Yep. 30th August there was a proof of concept released online demonstrating that you could defeat the security precautions of iCloud by brute force*; (i.e attempting thousands of passwords one after the other) by making it appear as though it was the "Find my iPhone" service trying to authenticate. Similarly, Apple were in a spot of bother back in April when it was found that Safari would display a secure (SSL; think banks etc) site as secure - even if it actually wasn't. (An amusing bug from a technical point of view as it was an incredibly simplistic mistake on behalf of the software engineer)

    My point being though, I think a lot of people trust cloud products (and mobile phones) far too much - and trust them with data that they wouldn't even leave on their computer or a USB pen drive.

    I work for a company specialising in clinical and medical records software (cloud based.) as part of the engineering team, naturally there's a lot of security procedures and testing involved - the mind boggles when you see the amount of avenues that are audited on a regular basis. We have to due to contractual and legal obligations regarding the type of data; but do I think most cloud services take it as seriously? No, I dare say they do the minimum required - purely because they're generally looking after photos of cats or pirated music.

    When you're in the limelight and you're an even bigger target - you need to take your security more seriously. I have two factor authentication for pretty much everything I do now - and full disk encryption on my laptop - and I'm a boring git. If I was in the limelight I wouldn't dream of keeping these things laying around.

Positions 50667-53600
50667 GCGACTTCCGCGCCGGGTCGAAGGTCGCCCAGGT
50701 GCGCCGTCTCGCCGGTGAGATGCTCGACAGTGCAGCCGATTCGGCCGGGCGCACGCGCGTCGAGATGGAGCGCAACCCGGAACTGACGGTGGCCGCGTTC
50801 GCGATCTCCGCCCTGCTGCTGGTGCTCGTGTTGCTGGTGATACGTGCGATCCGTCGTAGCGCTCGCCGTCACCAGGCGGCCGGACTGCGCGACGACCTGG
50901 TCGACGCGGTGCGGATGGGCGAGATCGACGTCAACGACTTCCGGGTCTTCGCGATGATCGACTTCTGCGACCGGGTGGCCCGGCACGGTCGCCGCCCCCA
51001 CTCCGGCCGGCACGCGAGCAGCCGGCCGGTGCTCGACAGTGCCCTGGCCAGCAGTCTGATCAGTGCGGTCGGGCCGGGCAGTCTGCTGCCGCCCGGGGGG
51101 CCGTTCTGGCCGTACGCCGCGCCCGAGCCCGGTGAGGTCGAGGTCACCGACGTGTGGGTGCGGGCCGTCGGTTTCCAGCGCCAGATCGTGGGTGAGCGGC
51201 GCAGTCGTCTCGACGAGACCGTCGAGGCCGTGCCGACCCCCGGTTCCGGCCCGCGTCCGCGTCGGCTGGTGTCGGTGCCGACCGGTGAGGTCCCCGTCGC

*Interestingly, Apple claim that these attacks have had nothing to do with the tool released on the 30th for defeating the iCloud security - but have instead suggested it may have been related to poor choices of security questions. However they also fixed the previous bug today and the number of celebrity victims suggest (to me) that this was an attack utilising an automated tool with very little research done prior - not what Apple's version of events would suggest.
    Cloud-based security is definitely a major issue, no doubt about it, people make the assumption that their content is safe but it absolutely is not.

    This latest scandal comes at a very interesting time, a lot of the pay TV operators (Sky, Virgin) are looking into the possibility of launching cloud-based DVRs, that is having the content stored in the cloud rather than on the STB HD or the local head-end (server) (this removes a big cost to the pay TV operators) but the big content players get VERY nervous about the security of their content.